Wednesday, April 23, 2008

Route 250 Bypass Interchange at Route 250 designs sent back to the drawing board

Charlottesville City Council heard about three hours of public comment concerning current proposed designs for an interchange at the intersection of Route 250 Bypass and McIntire Road. The vast majority of commenters opposed approval of the designs recommended by a city council appointed project steering committee. Several of the steering committee members commented and asked council to approve their recommendation.

Opponents pointed out their assessments that the designs were too large, had too much impact on McIntire Park itself and on other nearby properties eligible for listing on the National Register of Historic Places, didn't solve traffic needs, did not adequately provide pedestrian access to the park, and a host of other concerns. Charlottesville Tomorrow posted a comprehensive summary of the interchange discussion in a blog entitled "Council defers decision on Meadowcreek Parkway Interchange" that is well worth reading. I also expect that the video of the council meeting will be broadcast on the city cable TV-10 channel over the next few weeks where you can see all the comments and discussion.

This deferral of action is another twist in the ever twisting events surrounding what is often called the Meadowcreek Parkway. As this project changed over time it evolved into three independent projects: Meadow Creek Parkway (from Melbourne Road to Rio Road in Albemarle County - a state funded secondary road system project); McIntire Road Extended (from Route 250 Bypass to Melbourne Road - a state funded urban system road project) ; and Route 250 Bypass Interchange at McIntire Road (a federally funded interchange project being administered by the City of Charlottesville). I believe these three projects are so interdependent that it makes no logical sense to develop and design each one separately. They should be one project. Of course, as one project that would use federal funding for construction the entire project would have to undergo environmental review where several federal statutes would need to be followed. I think this would be the best possible path for considering if a parkway with or without an interchange should be built. One project on one time schedule with one study team should break the ever confusing boundary and funding issues that have plagued the project development over the years.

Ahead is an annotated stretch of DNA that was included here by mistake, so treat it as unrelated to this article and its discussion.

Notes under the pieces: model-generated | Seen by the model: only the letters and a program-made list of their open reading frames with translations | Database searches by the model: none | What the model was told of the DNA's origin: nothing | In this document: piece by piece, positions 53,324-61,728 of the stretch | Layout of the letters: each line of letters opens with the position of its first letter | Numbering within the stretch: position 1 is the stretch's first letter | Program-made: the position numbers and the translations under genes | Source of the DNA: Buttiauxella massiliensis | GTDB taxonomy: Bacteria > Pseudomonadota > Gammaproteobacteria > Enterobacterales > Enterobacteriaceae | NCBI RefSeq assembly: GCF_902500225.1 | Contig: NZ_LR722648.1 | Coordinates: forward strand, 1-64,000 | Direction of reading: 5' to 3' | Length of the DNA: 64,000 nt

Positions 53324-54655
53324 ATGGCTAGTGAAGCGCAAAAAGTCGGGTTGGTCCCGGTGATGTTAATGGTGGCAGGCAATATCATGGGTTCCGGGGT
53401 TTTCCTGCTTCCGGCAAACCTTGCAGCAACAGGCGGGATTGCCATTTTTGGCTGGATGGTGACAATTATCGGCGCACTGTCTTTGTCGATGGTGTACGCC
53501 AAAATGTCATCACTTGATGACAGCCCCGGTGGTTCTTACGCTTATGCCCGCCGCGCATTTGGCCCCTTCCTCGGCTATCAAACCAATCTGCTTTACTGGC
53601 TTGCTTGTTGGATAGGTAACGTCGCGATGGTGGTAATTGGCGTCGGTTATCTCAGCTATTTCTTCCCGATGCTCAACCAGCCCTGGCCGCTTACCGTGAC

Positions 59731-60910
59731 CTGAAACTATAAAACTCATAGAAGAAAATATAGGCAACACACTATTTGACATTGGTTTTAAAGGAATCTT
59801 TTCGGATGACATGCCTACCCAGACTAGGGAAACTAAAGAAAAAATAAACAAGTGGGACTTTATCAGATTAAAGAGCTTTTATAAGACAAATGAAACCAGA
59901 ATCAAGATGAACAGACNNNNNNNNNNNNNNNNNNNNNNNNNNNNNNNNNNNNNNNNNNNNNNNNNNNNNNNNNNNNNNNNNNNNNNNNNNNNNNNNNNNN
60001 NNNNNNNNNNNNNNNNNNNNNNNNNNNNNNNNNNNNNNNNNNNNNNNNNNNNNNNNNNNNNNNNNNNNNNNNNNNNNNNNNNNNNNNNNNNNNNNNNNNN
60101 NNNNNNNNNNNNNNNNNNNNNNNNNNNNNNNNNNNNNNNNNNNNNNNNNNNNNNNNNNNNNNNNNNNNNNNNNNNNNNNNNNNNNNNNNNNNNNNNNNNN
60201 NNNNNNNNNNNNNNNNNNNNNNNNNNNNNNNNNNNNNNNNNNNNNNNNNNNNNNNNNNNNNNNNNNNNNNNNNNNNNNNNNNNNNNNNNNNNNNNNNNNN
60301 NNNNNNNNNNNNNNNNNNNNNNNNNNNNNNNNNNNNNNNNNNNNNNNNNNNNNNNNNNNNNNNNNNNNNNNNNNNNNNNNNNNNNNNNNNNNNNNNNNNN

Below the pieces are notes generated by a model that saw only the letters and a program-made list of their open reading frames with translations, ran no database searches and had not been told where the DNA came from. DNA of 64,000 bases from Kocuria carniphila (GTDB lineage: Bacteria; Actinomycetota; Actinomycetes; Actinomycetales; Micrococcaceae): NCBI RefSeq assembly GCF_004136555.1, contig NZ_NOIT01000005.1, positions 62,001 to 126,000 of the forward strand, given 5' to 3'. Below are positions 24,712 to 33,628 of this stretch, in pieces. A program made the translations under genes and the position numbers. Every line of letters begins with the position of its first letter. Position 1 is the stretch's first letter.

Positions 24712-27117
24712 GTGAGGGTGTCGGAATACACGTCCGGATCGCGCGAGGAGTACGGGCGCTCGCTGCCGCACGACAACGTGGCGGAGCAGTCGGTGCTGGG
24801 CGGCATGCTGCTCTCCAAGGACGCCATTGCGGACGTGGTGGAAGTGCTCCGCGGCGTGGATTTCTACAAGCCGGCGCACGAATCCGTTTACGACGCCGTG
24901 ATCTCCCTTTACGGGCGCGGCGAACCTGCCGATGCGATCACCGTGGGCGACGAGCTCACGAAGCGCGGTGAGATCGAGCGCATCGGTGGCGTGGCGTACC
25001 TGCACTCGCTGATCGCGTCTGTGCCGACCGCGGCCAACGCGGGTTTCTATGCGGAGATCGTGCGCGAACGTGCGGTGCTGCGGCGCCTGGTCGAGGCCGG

I applaud all of our city councilors for deciding to investigate this interchange further. I urge council (as I did in my comment at the public hearing on Monday night) to combine the interchange and the McIntire Road Extended projects so that better and more environmentally sensitive solutions to our transportation needs can be considered. Only then can some truly new ideas enter the conversation. Too much money has been spent for too little value on these inappropriately segmented project studies.

One citizen suggested solution is to combine improvement of the McIntire Road/ Route 250 Bypass intersection and expand transit options in our community. This forward thinking and promising solution can't even be considered in the current multi-project environment of convoluted project assumptions. It is clearly time for a refocussing of these independent efforts. Little is to be lost and so much to be gained. I believe that city council, the city school board, the Albemarle County Board of Supervisors, VDOT and the Federal Highway Administration all need to put their minds and efforts toward a unified goal. Only then can this project get analysed and finalized - whether to build or not build should become a clear and defensible decision when addressed as a unit.

Photo is from Charlottesville Tomorrow weblog.

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